Blackmon had an opposite-way double, another couple of hard hit balls and a pitch over the plate that he just missed crushing two games ago in San Diego. Down 1-2 in the count to Nicasio, the swing that’s been coming, finally showed.

“I was able to get my act together and calm down, and then I got a fastball out over the plate -- probably pretty close to that fastball I took for strike two,” Blackmon said.

Blackmon’s shot was thrilling, but he is still pushing toward answers.

“I feel like I’m pretty close,” he said. “I’m not chasing out of the zone a whole lot. I don’t know. We’ll see. Ask me tomorrow.”

More takeaways

It’s memorable: Blackmon’s homer was the Rockies’ first walk-off homer in the 12th inning or later since Ryan Spilborghs, now a Rockies broadcaster, defeated the Giants with a 14th-inning grand slam on Aug. 24, 2009. It was the team’s first walk-off victory in the 12th or later since it beat the Padres in 12 on Sept. 6, 2014.

Another Story blast: Phillies starter Vince Velasquez faced runners in scoring position in the first four innings and traffic in all of his 5 2/3 innings. But the Rockies didn’t break through until Trevor Story’s projected 459-foot homer -- onto the concourse in left -- with one out in the sixth. Story had struck out twice, foul-tipping fastballs, earlier.

“The first couple of times through the lineup, there was not much to hit, and if you did, it was maybe one pitch,” said Story, who leads the team with five homers, and is hitting .305 (18-for-59) with four homers in the last 15 games. “Finally, I got a pitch that I could handle and tried not to do too much. Sometimes that’s more for me.”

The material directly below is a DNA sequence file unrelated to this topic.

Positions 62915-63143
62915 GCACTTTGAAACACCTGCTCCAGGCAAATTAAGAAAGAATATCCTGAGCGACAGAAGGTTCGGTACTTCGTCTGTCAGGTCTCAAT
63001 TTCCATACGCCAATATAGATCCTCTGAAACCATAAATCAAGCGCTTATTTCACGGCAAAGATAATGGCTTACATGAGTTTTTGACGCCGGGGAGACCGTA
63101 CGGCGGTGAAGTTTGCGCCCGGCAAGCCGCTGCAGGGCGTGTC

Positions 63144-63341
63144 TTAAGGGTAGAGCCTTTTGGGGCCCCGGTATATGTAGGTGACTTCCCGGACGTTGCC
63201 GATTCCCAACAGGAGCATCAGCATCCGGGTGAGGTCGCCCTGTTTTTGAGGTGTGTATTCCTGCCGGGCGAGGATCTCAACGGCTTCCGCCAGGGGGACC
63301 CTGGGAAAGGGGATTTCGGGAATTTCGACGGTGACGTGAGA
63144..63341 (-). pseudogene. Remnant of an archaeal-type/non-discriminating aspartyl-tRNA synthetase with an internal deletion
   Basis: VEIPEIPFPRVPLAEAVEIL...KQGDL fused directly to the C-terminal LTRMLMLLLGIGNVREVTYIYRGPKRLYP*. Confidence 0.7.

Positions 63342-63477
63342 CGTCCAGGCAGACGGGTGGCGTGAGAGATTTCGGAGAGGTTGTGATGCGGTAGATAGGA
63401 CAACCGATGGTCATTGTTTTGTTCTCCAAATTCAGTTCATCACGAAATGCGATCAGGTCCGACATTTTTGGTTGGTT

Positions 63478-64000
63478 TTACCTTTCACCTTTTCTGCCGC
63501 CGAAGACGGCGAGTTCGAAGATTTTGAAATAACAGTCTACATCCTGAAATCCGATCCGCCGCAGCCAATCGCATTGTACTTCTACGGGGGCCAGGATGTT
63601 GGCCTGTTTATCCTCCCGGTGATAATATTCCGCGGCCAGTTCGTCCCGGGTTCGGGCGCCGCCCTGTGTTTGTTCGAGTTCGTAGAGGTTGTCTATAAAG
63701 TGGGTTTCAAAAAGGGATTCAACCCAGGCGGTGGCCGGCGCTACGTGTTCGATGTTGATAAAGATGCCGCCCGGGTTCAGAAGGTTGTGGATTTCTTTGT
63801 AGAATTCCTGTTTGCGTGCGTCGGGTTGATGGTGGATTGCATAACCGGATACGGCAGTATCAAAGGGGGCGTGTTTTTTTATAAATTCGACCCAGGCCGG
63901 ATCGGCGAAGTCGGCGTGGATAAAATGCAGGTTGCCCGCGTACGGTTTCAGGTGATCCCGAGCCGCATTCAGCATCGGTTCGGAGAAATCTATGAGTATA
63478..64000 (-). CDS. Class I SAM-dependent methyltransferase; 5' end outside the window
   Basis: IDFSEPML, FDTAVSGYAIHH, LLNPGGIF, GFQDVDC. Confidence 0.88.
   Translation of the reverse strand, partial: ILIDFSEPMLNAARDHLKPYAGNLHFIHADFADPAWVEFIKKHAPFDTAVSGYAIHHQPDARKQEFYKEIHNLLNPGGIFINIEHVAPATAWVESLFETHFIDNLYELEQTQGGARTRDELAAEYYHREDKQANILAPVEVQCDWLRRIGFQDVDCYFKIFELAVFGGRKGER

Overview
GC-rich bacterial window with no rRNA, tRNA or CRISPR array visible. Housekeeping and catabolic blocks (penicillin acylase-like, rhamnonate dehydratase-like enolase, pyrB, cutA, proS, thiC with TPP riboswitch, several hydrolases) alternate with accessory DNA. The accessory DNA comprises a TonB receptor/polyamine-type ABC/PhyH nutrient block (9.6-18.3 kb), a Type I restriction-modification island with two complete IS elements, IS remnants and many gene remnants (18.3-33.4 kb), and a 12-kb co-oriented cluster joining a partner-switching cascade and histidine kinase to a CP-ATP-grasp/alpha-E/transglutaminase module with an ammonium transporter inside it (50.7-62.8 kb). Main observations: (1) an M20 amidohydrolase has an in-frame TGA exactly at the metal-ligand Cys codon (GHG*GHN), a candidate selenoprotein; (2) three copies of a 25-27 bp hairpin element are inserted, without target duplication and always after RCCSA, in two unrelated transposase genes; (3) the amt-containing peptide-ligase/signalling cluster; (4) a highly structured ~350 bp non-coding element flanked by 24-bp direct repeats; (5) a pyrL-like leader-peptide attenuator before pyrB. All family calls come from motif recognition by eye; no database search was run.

Velasquez and Rockies starter German Marquez, who gave up 10 hits but just two runs in five innings while hurting from an infected tooth, had been escaping trouble all evening.

Getting along swimmigly: Ian Desmond’s second double, which set up the tying run in the sixth, came because of his elusiveness. Desmond ran on left fielder Aaron Altherr, whose throw beat him to the second-base bag. But Desmond pulled back his right hand and grasped the base with his left before Cesar Hernandez tagged him. It set up Garrett Hampson’s broken-bat double, which tied the game at 2.

“We’ve talked about this over the last couple of years -- the way Desi plays, these little things that show up that help us win games,” Black said.

Bullish on relief: Seven relievers held the Phils to one run -- on Bryce Harper’s fifth hit, an RBI double off Chad Bettis with two outs in the 12th. Most thrilling was lefty Harrison Musgrave forcing a Maikel Franco groundout with the bases loaded to end the 11th.

“I’m seeing our pitchers not melt. I’m seeing them on the mound in control of their emotions and their in-game awareness is there,” Black said.

Thomas Harding has covered the Rockies since 2000, and for MLB.com since 2002. Follow him on Twitter @harding_at_mlb and like his Facebook page.